High-frequency trading has been a hot topic of discussion as people claim these traders are using a technology advantage to cheat ordinary investors. The technology advantage is real. The harm done is more imaginary.
Americans today are increasingly obsessed with the issue of "fairness."
This obsession is now spilling over to the stock market, where certain folks—including Michael Lewis, the best-selling author of Flash Boys—claim that high-frequency traders are using a technology advantage to cheat ordinary investors.
The technology advantage is real. The harm done is more imaginary. Here's why…
High-frequency traders rapidly buy and sell large amounts of securities with statistics and algorithms that drive electronic-trading strategies. Using high-speed data systems, linkages with underground networks, and locations strategically positioned close to the servers of electronic exchanges, they compete to buy and sell in increasingly smaller fractions of a second.
Their influence is substantial. High-frequency traders now make up approximately half the daily volume on US stock exchanges.
Critics claim that these traders are high-tech pirates who destabilize the markets and cost most market participants money. Not so.
High-frequency traders spot and capitalize on very small discrepancies in bid/ask spreads among various exchanges. In the process—as Berkshire Chairman Warren Buffett, Vanguard founder John Bogle, former SEC Chairman Arthur Levitt, and Burton Malkiel, father of efficient market theory, have all pointed out—they tighten those spreads and increase market liquidity. These are both good things for ordinary investors.
When I started out as a stockbroker 30 years ago, spreads were generally an eighth of a point on a large stock and a quarter or more on a small one. But increasing volume and technology have brought this down to a penny or 2 for most stocks. This is a huge advantage for short-term traders, perhaps even bigger than the enormous drop in commissions that has taken place over the same period.
Not your game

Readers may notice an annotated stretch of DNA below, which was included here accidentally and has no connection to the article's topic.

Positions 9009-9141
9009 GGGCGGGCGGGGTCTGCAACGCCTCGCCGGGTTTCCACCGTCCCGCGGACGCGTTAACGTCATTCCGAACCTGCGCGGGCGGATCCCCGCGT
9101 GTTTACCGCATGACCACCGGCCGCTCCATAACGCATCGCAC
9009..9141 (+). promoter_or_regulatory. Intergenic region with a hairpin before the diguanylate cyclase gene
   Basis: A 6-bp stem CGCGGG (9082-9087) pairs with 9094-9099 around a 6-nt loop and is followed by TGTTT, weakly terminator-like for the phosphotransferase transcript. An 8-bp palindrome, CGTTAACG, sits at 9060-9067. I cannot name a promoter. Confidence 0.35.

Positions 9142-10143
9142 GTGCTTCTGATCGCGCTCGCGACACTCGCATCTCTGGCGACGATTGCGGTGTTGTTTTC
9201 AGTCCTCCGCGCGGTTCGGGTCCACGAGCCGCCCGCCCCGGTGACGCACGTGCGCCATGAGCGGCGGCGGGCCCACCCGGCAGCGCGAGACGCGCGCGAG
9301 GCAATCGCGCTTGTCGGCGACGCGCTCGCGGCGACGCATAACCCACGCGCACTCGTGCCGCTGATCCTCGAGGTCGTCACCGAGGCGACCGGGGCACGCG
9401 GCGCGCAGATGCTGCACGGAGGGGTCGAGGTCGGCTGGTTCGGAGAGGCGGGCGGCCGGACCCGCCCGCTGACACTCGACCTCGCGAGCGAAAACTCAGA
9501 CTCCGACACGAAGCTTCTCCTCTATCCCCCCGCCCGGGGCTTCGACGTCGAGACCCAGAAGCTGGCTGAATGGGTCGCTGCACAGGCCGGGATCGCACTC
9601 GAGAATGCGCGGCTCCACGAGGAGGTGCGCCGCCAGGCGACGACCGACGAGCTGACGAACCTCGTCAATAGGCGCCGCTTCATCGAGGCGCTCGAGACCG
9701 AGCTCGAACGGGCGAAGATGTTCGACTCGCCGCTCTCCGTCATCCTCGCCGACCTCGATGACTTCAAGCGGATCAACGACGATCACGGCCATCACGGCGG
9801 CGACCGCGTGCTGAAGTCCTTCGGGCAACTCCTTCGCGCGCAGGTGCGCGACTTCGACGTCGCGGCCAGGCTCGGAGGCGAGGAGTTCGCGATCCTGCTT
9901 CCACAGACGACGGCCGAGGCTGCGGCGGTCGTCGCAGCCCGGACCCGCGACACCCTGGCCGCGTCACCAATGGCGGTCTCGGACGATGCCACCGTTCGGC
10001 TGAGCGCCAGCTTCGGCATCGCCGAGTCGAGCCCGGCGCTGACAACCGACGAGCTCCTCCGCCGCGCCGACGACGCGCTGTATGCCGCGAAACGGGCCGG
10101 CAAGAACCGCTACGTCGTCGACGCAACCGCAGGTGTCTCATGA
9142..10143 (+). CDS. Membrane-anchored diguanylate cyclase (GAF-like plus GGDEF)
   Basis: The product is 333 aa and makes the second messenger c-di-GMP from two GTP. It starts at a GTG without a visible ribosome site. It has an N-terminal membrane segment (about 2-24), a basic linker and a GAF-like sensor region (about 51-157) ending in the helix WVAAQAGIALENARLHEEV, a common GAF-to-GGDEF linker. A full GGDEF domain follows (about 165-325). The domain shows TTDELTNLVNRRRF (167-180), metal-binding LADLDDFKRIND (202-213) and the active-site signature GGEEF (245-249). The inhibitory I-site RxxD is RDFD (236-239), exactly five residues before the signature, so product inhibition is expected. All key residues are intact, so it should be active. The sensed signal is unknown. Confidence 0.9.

High-frequency traders don't do anything the average trader or investor could do, anyway. They are essentially vacuuming up pennies and nickels. Daniel Weaver, professor of finance and associate director for the Whitcomb Center for Research in Financial Services, points out that the average high-frequency trader's profit is $0.10 on every 100 shares traded. My guess is that's not your investment objective.
How about the complaint that high-frequency traders make stock prices more volatile? Again, this simply isn't true. Ask anyone who trades the VIX and they will tell you volatility is down over the past few years, not up. And investigators concluded that the "flash crash" of May 6, 2010, was caused by a single large sell order on E-Mini futures contracts, a security that mimics trading in the S&P 500 index.
High-frequency traders reduce distortions. They don't increase them.
However, one practice should be outlawed. Optimally positioned traders can see trade orders from other investors before they are executed. This gives them an opportunity to act first, driving the price up a few cents and pocketing the difference. This is actually "front-running," a form of insider trading. It's illegal when done by a human being. It should be when done by an automated computer as well.
But while you're waiting for someone to address this regulatory issue, there's a simple way to prevent anyone (or any machine) from profiteering off your trades. Use a limit order.
If a stock is offered at $12.25, for instance, put a limit order in at $12.25—or slightly lower. If it isn't filled instantaneously, it usually will be within a few minutes.
This is greatly preferable to asking the government to prevent or punish high-frequency trading. In Europe, when trading taxes were implemented, trading volume dropped and so did liquidity. Bid-ask spreads increased. The same thing happened in Canada when new trading fees were introduced.
Those clamoring for a new tax on financial transactions to curb high-frequency trading should be careful what they wish for.
Likewise, you probably have more important things to worry about than whether someone is skimming a penny off your market orders.
Then again, it could just be the new modern disease. It's called a fairness fetish.
The information contained in this article should not be construed as investment advice or as a solicitation to buy or sell any stock. Nothing published by Physician’s Money Digest should be considered personalized investment advice. Physician’s Money Digest, its writers and editors, and Intellisphere LLC and its employees are not responsible for errors and/or omissions.